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Angus Journal

The Angus Journal Daily, formerly the Angus e-List, is a compilation of Angus industry news; information about hot topics in the beef industry; and updates about upcoming shows, sales and events. Click here to subscribe.

News Update

August 23, 2016

Considerations for AI

Selecting the right herd sire for your operation can set the pace for genetic progress for generations to come. That’s true whether you’re turning out a bull to pasture or relying on artificial insemination (AI). The use of AI technology continues to grow in the beef business, and last year, more than half of all registered calves at the American Angus Association were produced by AI.

Cattlemen should keep the following considerations in mind when looking for their next AI sire.

Lorna Marshall of Select Sires says, “There’s a wide range of discussions that we have with our producers in terms of selecting our bulls. The tools that we would utilize to really help narrow that down is obviously EPDs (expected progeny differences), and some of the selection indexes that we have available.”

Marshall says the sire evaluation also takes phenotype into consideration.

“And maybe traits that we typically don’t have EPDs for, so fleshing ability, udder quality, maybe improving feet, things like that.”

Tune into this week’s The Angus Report online for more of Marshall’s tips.

63rd Annual Farm Progress Show Returns to Boone, Iowa

Farm Progress Show, the nation’s greatest ag showcase, is nearly ready for visitors. The show will be hosted Aug. 30, 31 and Sept. 1 on its permanent show site in Boone, Iowa, (a few minutes west of Ames) just off Hwy 30.

The annual event showcases the latest technology in agriculture, including new products to be unveiled at the show by many of the industry’s largest manufacturers and suppliers.

A staple of the Farm Progress Show has always been the field demonstrations. This year is no exception with a full line up of demonstrations scheduled. The combines fire up at 11 a.m. each show day. Additionally, you will see auger carts collecting grain on the go, and more. Tillage tools and other special machines will operate each day from 2 to 3 p.m. This gives visitors an opportunity to view all of the competitors in each segment running side by side.

There will also be a tillage class for tools that want to run faster to show their performance features. Most of the new tillage tools, with nearly a dozen on the market, are recommended to run at 7 to 9 miles per hour.

For more information, please view the full news release online.

NMSU to Host Demonstration of Solar Panels for Range Wells

Instead of having to repair the old windmills out on the range, would you like to learn about using solar panels to operate remote wells?

The New Mexico State University (NMSU) Northern New Mexico Outreach Project is hosting a solar panel field demonstration Friday, Aug. 26, on the Acoma Pueblo reservation. The free workshop will be from 9 a.m. to noon.

Mike Lisk of Remote Wells Solutions will conduct the demonstration. Richard Montoya of the Natural Resources Conservation Service will also present updates on programs.

To participate, meet at the Acoma Pueblo Natural Resource Department office parking lot at 9 a.m. Participants will travel as a group to the demonstration site.

For more information, call Joseph Garcia at 505-852-0480.

Jay Johnson Joins Arm & Hammer Animal Nutrition Team

Arm & Hammer Animal Nutrition is pleased to announce Aug. 23, the addition of Jay Johnson to its team in the south central region of the United States. His territory will include Colorado, New Mexico, Kansas, Oklahoma, Texas, Missouri, Arkansas, Louisiana, Mississippi and Alabama.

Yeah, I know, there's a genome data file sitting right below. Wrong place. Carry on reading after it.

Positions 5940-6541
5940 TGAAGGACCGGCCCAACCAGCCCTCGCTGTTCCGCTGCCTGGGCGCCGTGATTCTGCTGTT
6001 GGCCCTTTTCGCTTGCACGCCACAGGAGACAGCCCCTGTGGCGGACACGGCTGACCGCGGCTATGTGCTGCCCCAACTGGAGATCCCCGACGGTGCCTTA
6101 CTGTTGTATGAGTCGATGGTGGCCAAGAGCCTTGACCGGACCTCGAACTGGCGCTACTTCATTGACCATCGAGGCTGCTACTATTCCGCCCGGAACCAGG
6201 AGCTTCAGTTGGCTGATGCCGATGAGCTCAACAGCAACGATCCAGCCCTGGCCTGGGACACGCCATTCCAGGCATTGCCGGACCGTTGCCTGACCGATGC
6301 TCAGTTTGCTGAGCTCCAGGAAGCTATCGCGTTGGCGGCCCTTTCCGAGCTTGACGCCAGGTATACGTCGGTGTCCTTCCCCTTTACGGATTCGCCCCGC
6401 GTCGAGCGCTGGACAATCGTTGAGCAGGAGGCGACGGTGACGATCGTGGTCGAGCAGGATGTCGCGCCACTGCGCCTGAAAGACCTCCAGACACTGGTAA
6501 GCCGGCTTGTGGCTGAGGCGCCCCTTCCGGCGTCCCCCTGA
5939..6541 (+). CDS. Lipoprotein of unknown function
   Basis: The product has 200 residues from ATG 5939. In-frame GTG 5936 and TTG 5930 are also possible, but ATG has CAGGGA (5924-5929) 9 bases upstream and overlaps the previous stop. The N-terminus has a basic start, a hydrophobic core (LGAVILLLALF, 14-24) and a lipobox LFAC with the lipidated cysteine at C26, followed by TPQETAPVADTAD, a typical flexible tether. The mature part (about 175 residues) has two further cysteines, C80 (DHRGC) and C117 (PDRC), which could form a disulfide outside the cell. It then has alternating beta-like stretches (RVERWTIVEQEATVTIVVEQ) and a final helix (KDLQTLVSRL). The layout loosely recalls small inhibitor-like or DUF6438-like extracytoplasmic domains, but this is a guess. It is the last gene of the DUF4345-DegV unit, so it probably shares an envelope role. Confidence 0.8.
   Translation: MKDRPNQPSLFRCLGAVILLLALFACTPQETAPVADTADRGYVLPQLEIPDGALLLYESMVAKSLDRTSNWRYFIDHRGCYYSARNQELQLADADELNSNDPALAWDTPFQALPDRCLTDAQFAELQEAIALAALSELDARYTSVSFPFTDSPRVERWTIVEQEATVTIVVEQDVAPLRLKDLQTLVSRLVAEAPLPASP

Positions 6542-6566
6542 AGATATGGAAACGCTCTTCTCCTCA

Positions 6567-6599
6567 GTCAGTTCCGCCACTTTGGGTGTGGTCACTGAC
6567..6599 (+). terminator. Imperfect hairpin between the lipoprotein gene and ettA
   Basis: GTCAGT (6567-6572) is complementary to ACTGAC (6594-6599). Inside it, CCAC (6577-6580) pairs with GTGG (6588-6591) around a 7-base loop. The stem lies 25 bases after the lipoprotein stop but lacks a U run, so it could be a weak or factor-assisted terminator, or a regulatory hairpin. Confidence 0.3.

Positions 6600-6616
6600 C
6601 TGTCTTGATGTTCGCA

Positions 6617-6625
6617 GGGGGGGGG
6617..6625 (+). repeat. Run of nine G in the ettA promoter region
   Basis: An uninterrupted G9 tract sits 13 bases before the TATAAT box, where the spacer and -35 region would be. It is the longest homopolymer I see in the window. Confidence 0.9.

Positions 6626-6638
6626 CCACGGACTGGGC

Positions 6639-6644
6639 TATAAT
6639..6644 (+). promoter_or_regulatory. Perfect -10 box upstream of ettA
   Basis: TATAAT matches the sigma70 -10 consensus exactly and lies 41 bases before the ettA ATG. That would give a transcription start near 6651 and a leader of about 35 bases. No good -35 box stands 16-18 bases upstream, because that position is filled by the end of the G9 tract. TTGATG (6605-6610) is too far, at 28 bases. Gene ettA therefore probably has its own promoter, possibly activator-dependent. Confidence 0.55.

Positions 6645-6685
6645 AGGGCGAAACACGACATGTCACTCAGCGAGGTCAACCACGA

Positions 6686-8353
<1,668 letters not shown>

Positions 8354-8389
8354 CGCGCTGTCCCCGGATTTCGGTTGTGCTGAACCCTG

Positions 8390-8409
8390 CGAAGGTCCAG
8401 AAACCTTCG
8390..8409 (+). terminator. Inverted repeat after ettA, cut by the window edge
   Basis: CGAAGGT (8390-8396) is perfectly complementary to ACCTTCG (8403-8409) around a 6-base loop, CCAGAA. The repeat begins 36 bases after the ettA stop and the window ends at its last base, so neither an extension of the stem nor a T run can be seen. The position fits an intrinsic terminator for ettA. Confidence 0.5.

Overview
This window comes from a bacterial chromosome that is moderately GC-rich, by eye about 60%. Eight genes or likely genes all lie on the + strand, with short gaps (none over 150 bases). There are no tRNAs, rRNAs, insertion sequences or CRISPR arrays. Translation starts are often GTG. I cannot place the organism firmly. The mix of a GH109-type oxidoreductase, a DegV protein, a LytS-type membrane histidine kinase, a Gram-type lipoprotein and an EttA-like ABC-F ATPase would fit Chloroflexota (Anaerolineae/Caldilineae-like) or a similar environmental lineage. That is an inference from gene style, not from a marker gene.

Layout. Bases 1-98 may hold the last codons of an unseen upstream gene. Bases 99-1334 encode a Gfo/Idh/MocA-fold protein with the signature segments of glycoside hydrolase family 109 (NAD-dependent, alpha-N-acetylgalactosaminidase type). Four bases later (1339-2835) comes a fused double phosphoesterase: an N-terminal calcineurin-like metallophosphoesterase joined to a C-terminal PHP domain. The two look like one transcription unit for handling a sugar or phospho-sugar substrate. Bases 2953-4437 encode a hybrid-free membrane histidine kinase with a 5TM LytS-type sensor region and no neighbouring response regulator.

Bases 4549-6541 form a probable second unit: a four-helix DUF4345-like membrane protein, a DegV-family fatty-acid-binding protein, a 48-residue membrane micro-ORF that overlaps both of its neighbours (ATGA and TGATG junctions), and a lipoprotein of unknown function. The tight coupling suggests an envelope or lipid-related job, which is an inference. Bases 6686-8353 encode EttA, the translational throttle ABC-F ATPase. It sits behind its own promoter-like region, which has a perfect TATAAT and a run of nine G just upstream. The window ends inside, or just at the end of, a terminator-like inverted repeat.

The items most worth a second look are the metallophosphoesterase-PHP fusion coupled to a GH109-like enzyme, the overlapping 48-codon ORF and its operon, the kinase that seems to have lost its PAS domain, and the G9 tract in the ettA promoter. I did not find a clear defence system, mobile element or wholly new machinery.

Jay joins Arm & Hammer as an account manager, ruminant enterprise sales. In this role he will be responsible for growing ruminant business in the south central United States. Previously, he owned and operated Johnson Livestock, his family livestock business. Prior to that role Jay was president of a cattle procurement and marketing company, as well as an assistant professor of animal science at Texas Tech University.

“Jay brings with him more than 18 years of livestock production, agricultural business and university teaching and research experience,” says Mark Pierce, Arm & Hammer Animal Nutrition south central regional manager. “We’re excited to have him join us. His experience and knowledge will be tremendous assets in helping our customers get their jobs done and meet their animal productivity goals.”

For more information, please visit the Arm & Hammer website.

MU Breimyer Conference Takes on Broader Economic Topics, Sept. 6-7

What was called the Breimyer Conference will be hosted Sept. 6-7 in Columbia. However, it has expanded to cover more economic topics.

The meeting gives more details on complex economics of farming. Called the “Agribusiness and Policy Symposium,” the new two-day version covers many University of Missouri (MU) research studies.

“The audience expands,” says MU economist Scott Brown. “We’ll get our arms around more ideas. It still benefits farmers, but also businesses, communities, government, policymakers and decision-makers.”

Originally, Harold Breimyer started the meeting. He was a former USDA economist who finished his career as an MU professor of policy. For years, he stuck to outlook and policy issues, often covering the next farm bill being written in the U.S. Congress.

Now, current faculty will be joined by out-of-state speakers. The theme is “Strategic Thinking in Uncertain Times.”

The opening keynote talk is by Mike Boland, professor at the Food Industry Center, University of Minnesota. He will tell “Global Trends Affecting Agribusiness Retailers.” He will connect that back to farm production.

For more information, visit the Angus Journal Virtual Library calendar of upcoming events.



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